Immigration Rights 15:45
What are the economic and moral cases for allowing more immigration? Do immigrant workers depress native wages? Do they sully native culture? Commit more crime? Use more welfare? Brennan applies the foregoing discussion of political philosophy to the case of immigration.
Michael A. Clemens, “Economics and Immigration: Trillion-Dollar Bills on the Sidewalk?” in the Journal of Economic Perspectives.
Michael Huemer, “Is There a Right to Immigrate?” in Social Theory and Practice.
Robert J. Sampson, “Rethinking Crime and Immigration” in Contexts.
Kristin F. Butcher and Anne Morrison Piehl, “Why Are Immigrants’ Incarceration Rates so Low? Evidence on Selective Immigration, Deterrence, and Deportation” for the National Bureau of Economic Research.
Rachel M. Friedberg and Jennifer Hunt, “The Impact of Immigrants on Host Country Wages, Employment, and Growth” for the Journal of Economic Perspectives.
Brennan: So the Nobel Laureate economist and philosopher, Amartya Sen often warns we have to be weary of the tyranny of a particular idea. That idea is that of the nation state. We’re used to the world being chopped up into nation states and we just take that for granted. But maybe we shouldn’t. The world wasn’t always like that and maybe the world won’t be like that in the future. In particular, we think about justice and how your life goes, it makes a big difference where you’re born. A person of a particular level of talent born in Haiti versus the same level of talent and born in the United States, they have vastly different life expectancies and life experiences and what they can expect for income and so on, all because they’re born on one side of the border and not another.
So is that okay? Is it okay in particular to do what most nation states do which is to exclude foreigners from entering their nation state who want to come there for work or to buy a house or to do other kinds of things because that’s what most countries do. Now a lot of people make the following argument: Well of course obviously, it is like I’m not required to rent out my house to people I don’t want to so why should the government open borders and let people from other countries come in? The problem with that is that a nation isn’t like a house. It’s true that I don’t have to rent my spare bedroom to somebody from the Dominican Republic if I don’t want to. But a nation is actually a collection of individuals, some of whom want to do that very thing. So when this country decides to close borders, it’s not the country saying, “We’re not going to let some people in because we just don’t want to deal with them,” it’s some people in that country saying, “We’re going to forbid our friends and neighbors and fellow citizens from having economic interactions with these people.” It’s more like the country’s saying, “You want to rent your house to someone from the Dominican Republic but we won’t let you. You want to give a job to someone from Haiti but we won’t let you. No. We’re saying no. You’re not allowed to do that.” So it’s some people imposing their will upon others, it’s interfering with other people’s free transactions.
Close borders if you think about it are really a form of economic protectionism. They’re a form of economic protectionism. In particular, they’re a type of import quota on labor. And if you take an economics class, you learn that economic protectionism is destructive. It creates what’s called deadweight loss which is the economic activity that would have taken place but it didn’t because of that protectionist policy. In particular, so how bad are the deadweight losses from immigration restrictions? Well economists using the standards method of trying to estimate this, and if you haven’t heard this number before, it’s staggering. It appears that immigration restrictions are the most economically inefficient thing that government do. Michael Clemens in a recent paper published in the Journal of Economic Perspectives did what’s called a review article. Review articles are articles that doesn’t do its own research but rather cites all the research that’s been done on a particular topic. And he looks at the mean estimates of deadweight loss that economists have come up with immigration restrictions. Typically, the normal answer is about 100% of world product. In other words, in a world of open borders, world product right now would be about 150 trillion dollars. Because we restrict immigration, it’s only about 75 trillion dollars. In effect, every year, we destroy an entire Earth’s worth of economic activity in production and wealth because we close borders. So from an economic perspective, it seems like a huge terrible idea. And one way to think about this is we’re talking about whether we should open or close borders, we have a number here. Any complain a person has about open border should be a 75 trillion complain. If it’s less than that, we can say, “Well, it still is worth it.”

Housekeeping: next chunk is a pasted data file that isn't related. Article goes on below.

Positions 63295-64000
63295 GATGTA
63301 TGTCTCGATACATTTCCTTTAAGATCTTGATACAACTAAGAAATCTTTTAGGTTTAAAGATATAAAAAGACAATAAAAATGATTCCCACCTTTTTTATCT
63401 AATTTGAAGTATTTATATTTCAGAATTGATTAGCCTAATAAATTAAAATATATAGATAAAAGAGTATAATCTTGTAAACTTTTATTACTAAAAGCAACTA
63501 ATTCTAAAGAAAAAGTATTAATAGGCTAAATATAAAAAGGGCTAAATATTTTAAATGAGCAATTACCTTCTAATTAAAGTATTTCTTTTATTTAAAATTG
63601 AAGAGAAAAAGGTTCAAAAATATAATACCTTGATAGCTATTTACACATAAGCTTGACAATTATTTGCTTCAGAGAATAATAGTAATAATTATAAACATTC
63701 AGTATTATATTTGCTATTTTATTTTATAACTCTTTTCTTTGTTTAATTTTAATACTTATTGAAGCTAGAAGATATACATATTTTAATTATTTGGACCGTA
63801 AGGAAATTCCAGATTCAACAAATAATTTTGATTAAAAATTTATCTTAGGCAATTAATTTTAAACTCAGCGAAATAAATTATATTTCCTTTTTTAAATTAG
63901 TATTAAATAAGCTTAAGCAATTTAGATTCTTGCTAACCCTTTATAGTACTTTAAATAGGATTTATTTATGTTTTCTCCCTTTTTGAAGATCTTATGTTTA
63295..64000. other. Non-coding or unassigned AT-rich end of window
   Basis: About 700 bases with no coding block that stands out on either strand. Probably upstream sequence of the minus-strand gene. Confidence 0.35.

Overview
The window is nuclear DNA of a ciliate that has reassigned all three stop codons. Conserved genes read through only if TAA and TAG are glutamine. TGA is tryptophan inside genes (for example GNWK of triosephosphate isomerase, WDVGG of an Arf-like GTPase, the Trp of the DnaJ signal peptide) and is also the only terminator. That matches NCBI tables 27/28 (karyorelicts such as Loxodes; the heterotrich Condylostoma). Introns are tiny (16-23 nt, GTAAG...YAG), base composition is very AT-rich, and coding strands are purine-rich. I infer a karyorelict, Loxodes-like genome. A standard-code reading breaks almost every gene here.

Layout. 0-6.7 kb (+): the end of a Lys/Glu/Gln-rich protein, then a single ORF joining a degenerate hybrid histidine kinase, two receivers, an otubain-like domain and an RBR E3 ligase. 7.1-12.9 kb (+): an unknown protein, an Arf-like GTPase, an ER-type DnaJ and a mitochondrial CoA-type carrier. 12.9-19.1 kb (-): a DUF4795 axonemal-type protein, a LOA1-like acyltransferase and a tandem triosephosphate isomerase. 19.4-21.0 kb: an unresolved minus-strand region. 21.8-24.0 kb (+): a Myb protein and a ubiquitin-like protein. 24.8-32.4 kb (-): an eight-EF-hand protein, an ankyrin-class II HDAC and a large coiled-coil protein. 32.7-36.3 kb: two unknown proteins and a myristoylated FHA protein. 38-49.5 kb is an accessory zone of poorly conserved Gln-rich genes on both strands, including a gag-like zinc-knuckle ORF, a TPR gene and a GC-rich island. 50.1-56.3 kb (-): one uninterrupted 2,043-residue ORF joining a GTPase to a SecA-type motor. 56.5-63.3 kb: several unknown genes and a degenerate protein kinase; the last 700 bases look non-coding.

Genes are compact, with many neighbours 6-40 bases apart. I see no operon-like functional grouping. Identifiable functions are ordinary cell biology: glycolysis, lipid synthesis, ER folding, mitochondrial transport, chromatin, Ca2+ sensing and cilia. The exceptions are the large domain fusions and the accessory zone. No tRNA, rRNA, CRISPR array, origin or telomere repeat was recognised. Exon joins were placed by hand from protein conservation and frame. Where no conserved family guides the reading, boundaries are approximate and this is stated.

Now that’s just the economic perspective. What about the moral perspective? Well the philosopher Michael Huemer says on its face it looks like close borders seem pretty evil. To illustrate this, he has a thought experiment. Suppose there’s a guy named Starvin’ Marvin. Marvin is starving and he wants to get some food. And even though he’s starving and not doing very well, he has something that he was able to trade. Right now he’s heading towards the market in order to make a beneficial life saving trade with a willing participant at the market. And right when he’s about to get to the market, you show up and put some guards in front of the market and say, “Go away, Marvin. We don’t like people like you around here.” So he goes back home and starves and dies. Well it looks like it’s your fault he died. It wasn’t your fault he was starving in the first place but it was your fault he ended up dying of starvation. He was going to make a trade with a willing partner and you stopped him. Now another version of this: Marvin is no longer starving. He’s just desperately poor. He’s about to go to the market where he’ll make a transaction with somebody and his income will go by a factor of say 15. He’ll go from being poor to being rich by world standards. And the person there at the market wants Marvin to come. But once again, you show up with your armed guards, you place them around the market and you turn Marvin away, and he goes back home where he remains poor. Again, it wasn’t your fault that he was poor in the first place. That’s just his bad luck or whatever but it is your fault that he died as poor because you prevented him from making a trade with a willing partner. On its face, that’s what immigration restrictions look like. It’s some people would like to trade with people from other parts of the world by giving them jobs, by letting them buy houses or rent their houses, by doing all kinds of things and other people are forbidding that from happening, and as a result, the world’s most desperate and most impoverished people remain poor and remain desperate. So on its face, it looks really evil. There’s got to be something that has to justify that. Otherwise, we should dispense with it. Is there any such justification?